Can human beings mutate into we are historically used to call “gods” with the help of advanced technology? The Shanghai based artist discusses her interest in the physiology of the human brain, religious narratives, and the aesthetics of gaming and anime in relation to her hyper-stimulating, arcade-like installations.
The question of who has the right to speak on behalf of whom, and how or whether artists should lend their support to causes that are not their own, has been a feature of recent protests against the exploitation by white artists of black suffering and the abuse of power by men in the art world. These controversies have made abundantly clear—it should already have been clear—that specific forms of oppression cannot adequately be articulated by those excluded from them.
As part of Haute Ecole d’Art et Design de Genève’s tenth anniversary celebration, the school hosted a two-day conference that analyzed a number of pressing questions and speculations about the present-future.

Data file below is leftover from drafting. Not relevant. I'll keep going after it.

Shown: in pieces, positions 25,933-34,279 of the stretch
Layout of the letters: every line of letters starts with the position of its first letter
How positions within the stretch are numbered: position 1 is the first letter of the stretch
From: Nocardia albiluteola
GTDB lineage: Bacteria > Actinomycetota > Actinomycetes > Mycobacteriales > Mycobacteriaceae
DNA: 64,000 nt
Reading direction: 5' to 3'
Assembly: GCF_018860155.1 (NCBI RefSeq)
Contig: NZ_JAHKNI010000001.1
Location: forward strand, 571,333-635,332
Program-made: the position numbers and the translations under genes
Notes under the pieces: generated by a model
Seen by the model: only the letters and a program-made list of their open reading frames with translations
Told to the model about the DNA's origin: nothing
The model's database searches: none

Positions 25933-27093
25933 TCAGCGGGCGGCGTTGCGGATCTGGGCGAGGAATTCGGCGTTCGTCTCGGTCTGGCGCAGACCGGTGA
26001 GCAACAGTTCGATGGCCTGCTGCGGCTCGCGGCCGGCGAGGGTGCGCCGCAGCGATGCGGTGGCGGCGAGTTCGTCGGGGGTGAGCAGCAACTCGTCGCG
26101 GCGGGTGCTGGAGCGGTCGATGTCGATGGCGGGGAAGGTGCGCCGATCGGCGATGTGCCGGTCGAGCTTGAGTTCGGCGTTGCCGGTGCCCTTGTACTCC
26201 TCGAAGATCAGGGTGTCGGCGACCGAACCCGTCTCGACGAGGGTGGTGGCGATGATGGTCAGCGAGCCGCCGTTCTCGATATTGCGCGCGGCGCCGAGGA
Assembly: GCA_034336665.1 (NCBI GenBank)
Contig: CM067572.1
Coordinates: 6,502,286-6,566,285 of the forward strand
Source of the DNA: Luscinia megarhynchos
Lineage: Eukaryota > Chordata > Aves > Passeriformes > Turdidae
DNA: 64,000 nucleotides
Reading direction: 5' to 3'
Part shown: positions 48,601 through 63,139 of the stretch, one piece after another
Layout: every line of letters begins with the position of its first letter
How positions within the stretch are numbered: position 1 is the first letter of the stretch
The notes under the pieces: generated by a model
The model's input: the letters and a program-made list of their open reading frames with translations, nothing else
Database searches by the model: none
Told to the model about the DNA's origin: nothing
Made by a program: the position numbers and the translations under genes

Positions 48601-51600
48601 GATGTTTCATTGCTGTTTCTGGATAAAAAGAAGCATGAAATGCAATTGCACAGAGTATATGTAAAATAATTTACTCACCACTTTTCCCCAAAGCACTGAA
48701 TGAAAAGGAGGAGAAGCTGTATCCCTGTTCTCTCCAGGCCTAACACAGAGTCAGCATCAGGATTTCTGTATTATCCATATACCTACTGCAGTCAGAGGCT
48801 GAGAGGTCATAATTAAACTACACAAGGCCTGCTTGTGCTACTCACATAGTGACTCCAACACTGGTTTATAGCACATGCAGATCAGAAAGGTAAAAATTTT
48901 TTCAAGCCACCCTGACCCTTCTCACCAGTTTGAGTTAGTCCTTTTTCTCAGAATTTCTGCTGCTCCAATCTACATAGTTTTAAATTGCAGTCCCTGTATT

First things first, though: realism, I was saying. Bourouissa and Courbet share the same principle in which every portrait or representation is, per se, a political act of social inclusion. One can see it from the very beginning of the show, where I’m welcomed by a large-format picture that recalls Diego Velázquez’s ”Equestrian Portrait of the Count-Duke of Olivares.”
I think it was the writer Mark Twain who said that truth is often stranger than fiction, because while fiction is obliged to stick to possibilities, truth is not. I’ve always thought about that statement in relation to found objects that are refashioned into artworks; that these might be possible attempts at revealing different truths about the world without having to produce any kind of cheesy commentary.